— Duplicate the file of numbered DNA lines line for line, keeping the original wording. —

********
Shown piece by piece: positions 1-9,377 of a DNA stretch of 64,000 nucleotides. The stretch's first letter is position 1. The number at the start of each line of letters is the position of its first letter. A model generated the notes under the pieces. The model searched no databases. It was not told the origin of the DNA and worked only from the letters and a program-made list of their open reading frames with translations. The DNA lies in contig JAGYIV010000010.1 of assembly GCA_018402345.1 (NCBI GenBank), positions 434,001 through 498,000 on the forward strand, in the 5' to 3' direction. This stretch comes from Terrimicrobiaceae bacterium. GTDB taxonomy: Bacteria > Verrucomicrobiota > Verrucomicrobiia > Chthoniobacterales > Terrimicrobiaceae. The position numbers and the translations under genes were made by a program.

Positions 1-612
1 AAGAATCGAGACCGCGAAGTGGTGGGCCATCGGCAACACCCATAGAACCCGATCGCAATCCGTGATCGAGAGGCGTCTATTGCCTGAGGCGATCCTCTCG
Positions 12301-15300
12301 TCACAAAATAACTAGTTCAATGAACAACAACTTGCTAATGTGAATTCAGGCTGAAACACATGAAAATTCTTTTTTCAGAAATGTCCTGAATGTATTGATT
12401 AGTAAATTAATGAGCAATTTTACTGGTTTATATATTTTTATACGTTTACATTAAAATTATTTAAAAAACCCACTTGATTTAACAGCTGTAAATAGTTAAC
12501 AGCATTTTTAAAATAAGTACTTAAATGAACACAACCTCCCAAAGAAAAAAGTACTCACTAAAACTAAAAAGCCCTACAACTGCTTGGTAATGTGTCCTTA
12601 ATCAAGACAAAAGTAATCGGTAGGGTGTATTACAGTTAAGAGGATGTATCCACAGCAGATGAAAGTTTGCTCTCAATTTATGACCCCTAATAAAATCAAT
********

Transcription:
Shown piece by piece: positions 1-9,377 of a DNA stretch of 64,000 nucleotides. The stretch's first letter is position 1. The number at the start of each line of letters is the position of its first letter. A model generated the notes under the pieces. The model searched no databases. It was not told the origin of the DNA and worked only from the letters and a program-made list of their open reading frames with translations. The DNA lies in contig JAGYIV010000010.1 of assembly GCA_018402345.1 (NCBI GenBank), positions 434,001 through 498,000 on the forward strand, in the 5' to 3' direction. This stretch comes from Terrimicrobiaceae bacterium. GTDB taxonomy: Bacteria > Verrucomicrobiota > Verrucomicrobiia > Chthoniobacterales > Terrimicrobiaceae. The position numbers and the translations under genes were made by a program.

Positions 1-612
1 AAGAATCGAGACCGCGAAGTGGTGGGCCATCGGCAACACCCATAGAACCCGATCGCAATCCGTGATCGAGAGGCGTCTATTGCCTGAGGCGATCCTCTCG
Positions 12301-15300
12301 TCACAAAATAACTAGTTCAATGAACAACAACTTGCTAATGTGAATTCAGGCTGAAACACATGAAAATTCTTTTTTCAGAAATGTCCTGAATGTATTGATT
12401 AGTAAATTAATGAGCAATTTTACTGGTTTATATATTTTTATACGTTTACATTAAAATTATTTAAAAAACCCACTTGATTTAACAGCTGTAAATAGTTAAC
12501 AGCATTTTTAAAATAAGTACTTAAATGAACACAACCTCCCAAAGAAAAAAGTACTCACTAAAACTAAAAAGCCCTACAACTGCTTGGTAATGTGTCCTTA
12601 ATCAAGACAAAAGTAATCGGTAGGGTGTATTACAGTTAAGAGGATGTATCCACAGCAGATGAAAGTTTGCTCTCAATTTATGACCCCTAATAAAATCAAT